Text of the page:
Contractionary Monetary policy, China, Paulson, trade deficits…
It’s almost a shame I’m done writing the final exam. Actually I’m not — I can’t get it printed until Monday morning — but it’s probably too long already. The last thing I need is another question in there.
China ordered banks to increase reserves by the most in four years to try to prevent the world’s fastest-growing major economy from overheating.
Lenders must put aside 14.5 percent of deposits as reserves, starting Dec. 25, up from the previous 13.5 percent, the People’s Bank of China said today on its Web site. The ratio is the highest since at least 1987 when the data began and the increase is twice as much as the nine others this year.
Impressive. Bloomberg (the wire service) seems to pin a lot of it on Paulson, though:
The decision comes before a visit to Beijing next week by U.S. Treasury Secretary Henry Paulson, who said Dec. 5 that China’s government should allow the yuan to appreciate at a faster pace to reduce the nation’s record trade surplus.
Paulson has argued a stronger yuan would slow the expansion of China’s trade surplus and reduce tension with international trading partners.
“A more flexible currency is especially important now, when the risks of inflation are clearly rising,” Paulson said in a speech in Washington this week.
a) Paulson should be more concerned about his domestic economy than his economy’s balance of payments or terms of trade (I think); (b) exports hire too many people: China clearly would rather deal with this on a slowly, slowly basis — something Paulson could call up Bernanke to have explained. If he’s not too busy dealing with that investigation in Goldman’s CMO shenanigans; and, finally, (c) could we/the US please accept that the demand side of Problems International are usually those to be addressed? China does not have to respond to the fact that we can’t compete, level playing field or not.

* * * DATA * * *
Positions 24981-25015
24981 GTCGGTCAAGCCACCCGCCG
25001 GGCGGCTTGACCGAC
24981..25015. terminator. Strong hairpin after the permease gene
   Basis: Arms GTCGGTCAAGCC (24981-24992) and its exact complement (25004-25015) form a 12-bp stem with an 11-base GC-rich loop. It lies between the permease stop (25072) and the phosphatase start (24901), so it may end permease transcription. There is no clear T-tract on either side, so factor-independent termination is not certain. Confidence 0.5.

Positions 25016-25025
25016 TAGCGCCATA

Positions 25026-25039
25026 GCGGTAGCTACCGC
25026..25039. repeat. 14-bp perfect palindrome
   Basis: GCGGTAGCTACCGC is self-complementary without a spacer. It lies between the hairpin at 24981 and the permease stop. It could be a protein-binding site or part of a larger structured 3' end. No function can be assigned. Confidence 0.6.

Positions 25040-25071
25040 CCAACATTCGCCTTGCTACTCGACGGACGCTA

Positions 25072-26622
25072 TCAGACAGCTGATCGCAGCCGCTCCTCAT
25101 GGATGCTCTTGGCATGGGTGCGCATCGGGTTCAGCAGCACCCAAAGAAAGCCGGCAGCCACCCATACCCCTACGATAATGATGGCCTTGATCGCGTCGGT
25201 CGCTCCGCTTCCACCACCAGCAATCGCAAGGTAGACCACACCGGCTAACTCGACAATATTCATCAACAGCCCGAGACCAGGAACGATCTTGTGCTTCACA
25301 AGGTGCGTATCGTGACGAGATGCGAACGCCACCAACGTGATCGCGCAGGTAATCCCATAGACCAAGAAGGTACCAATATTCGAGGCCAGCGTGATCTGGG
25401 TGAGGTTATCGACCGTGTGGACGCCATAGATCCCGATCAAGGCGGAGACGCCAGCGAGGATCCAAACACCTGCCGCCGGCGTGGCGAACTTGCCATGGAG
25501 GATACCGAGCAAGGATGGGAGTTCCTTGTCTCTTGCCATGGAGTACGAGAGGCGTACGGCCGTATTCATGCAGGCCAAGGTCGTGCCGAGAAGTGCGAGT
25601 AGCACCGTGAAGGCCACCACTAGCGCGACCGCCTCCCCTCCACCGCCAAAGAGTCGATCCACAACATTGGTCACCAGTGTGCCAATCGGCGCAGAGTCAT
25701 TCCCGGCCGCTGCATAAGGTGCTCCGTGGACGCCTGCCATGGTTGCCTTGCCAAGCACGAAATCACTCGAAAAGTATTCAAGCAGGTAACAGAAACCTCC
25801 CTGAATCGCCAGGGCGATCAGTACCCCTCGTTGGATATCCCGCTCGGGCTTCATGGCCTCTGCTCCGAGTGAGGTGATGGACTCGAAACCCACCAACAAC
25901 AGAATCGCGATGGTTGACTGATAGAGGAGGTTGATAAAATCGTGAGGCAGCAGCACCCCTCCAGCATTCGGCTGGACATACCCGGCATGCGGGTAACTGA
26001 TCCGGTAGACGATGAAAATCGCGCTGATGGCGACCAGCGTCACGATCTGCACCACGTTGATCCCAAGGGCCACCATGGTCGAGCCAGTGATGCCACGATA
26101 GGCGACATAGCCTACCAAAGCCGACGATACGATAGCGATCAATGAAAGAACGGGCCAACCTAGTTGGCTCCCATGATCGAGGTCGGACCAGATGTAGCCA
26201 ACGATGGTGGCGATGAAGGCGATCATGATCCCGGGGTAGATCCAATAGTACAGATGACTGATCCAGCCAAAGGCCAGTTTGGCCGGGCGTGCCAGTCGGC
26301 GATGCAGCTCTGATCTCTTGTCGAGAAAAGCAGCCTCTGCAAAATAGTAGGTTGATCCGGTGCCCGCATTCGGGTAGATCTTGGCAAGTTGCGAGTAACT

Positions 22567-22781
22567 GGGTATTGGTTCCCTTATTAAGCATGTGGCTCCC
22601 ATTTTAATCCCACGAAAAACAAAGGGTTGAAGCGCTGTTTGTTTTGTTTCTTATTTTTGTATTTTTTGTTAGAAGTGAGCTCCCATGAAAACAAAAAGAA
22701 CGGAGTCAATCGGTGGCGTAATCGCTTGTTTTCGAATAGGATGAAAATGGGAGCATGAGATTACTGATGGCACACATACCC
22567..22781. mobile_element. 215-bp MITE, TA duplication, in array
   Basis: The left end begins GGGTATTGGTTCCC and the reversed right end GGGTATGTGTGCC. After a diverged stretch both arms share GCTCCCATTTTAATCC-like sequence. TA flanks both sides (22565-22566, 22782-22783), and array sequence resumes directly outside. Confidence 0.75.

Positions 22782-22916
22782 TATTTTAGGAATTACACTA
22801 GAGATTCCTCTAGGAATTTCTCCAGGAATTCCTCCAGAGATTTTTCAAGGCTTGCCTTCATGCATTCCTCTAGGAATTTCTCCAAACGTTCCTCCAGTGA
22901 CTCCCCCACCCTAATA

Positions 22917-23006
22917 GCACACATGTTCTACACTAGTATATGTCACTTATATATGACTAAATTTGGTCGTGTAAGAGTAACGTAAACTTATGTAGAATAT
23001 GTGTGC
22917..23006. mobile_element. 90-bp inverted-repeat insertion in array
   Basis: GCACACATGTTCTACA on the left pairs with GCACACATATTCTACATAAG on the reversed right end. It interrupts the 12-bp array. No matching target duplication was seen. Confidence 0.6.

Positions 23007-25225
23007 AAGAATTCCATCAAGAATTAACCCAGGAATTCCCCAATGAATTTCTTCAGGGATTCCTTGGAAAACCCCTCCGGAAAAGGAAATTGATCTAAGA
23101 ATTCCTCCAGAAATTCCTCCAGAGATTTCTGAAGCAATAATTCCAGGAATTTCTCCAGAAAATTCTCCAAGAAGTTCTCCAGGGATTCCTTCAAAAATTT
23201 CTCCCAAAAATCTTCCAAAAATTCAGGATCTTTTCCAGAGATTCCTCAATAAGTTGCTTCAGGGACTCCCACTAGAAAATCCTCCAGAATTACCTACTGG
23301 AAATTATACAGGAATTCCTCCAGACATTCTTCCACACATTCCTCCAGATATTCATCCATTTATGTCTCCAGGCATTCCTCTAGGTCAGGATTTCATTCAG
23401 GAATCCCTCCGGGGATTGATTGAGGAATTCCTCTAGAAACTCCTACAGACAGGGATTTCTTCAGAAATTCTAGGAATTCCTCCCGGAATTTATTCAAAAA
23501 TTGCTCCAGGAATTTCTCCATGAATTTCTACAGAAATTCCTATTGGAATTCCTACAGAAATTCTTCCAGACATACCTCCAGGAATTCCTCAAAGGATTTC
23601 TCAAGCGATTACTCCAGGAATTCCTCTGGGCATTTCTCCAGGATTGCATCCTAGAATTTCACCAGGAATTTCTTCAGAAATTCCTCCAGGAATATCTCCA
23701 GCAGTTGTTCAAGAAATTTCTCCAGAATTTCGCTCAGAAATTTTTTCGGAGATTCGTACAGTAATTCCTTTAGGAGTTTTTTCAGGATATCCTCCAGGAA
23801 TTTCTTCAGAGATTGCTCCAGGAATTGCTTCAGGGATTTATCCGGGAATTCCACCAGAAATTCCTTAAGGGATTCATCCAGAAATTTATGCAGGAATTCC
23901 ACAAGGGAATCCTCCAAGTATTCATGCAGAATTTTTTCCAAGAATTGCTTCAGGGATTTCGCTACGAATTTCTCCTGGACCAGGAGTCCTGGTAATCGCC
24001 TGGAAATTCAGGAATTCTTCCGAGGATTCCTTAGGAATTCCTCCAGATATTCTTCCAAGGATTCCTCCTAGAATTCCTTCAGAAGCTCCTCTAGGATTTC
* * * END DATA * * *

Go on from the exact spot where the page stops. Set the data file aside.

We aren’t exactly apologising to every poor bastard we’ve dragged through the Appellate court of the WTO, while dumping our goods in their markets. Nor do we apologise to the poor bastards we put out of business with our food aid.
Bloomberg, meanwhile, seems to be over-selling Paulson’s influence. I would suggest that the strongest correlation with this move is those nine previous increases, rather than Hank Paulson. We can all agree — put them to one side, and I reckon most knowledge Chinese officials would, too — that currency appreciation, rather than Required Reserve Ratio appreciation in the face 18% Money Supply growth, would do more to slow inflation. The choice is whether to slow Bank profitability, or put exporters out of business. The US can move softly, softly and hope for the best — why can’t everyone else?
I shall be interested to see how exposed to foreign capital China is: Australia, for example, is an exposed economy wherein, upon trying to lower the Money Supply to increase Interest Rates to lower Investment to lower Aggregate Demand to lower Inflation, the influx of foreign cash in response to said rate increases had a positive effect on Investment, un-doing the work, but also lowering Net Exports, thanks to currency appreciation (no, I do not like speculators). In that vein, Secretary Paulson could, perhaps, take the time to talk to, say, Goldman Sachs, UBS, Credit Suisse and Morgan Stanley:
Credit Suisse and Morgan Stanley have each signed agreements with Chinese partners to establish mainland investment banking joint ventures.
The deals signal that Beijing is poised to relax a two-year ban on foreign investment in the country’s securities industry.
Only Goldman Sachs and UBS won approvals before China stopped such deals, fearing that overseas companies would dominate the industry.
The inability of most foreign groups to underwrite mainland IPOs or trade domestic securities has proved costly with the stock market booming and A-share listings in Shanghai and Shenzhen raising $60bn this year.
By way of points of reference, the percentage point increase in China’s Required Reserve Ratio is expected to remove around USD51bn from the economy (the economy that made USD470bn or so in loans, this year).
Alternatively, here is a thought-experiment: rather than taking care of their own interests, suppose the finance ministries of the OPEC countries (Arab and otherwise) started actively touring the world, lecturing everyone on how the US should do something about its depreciating currency and record levels of debt.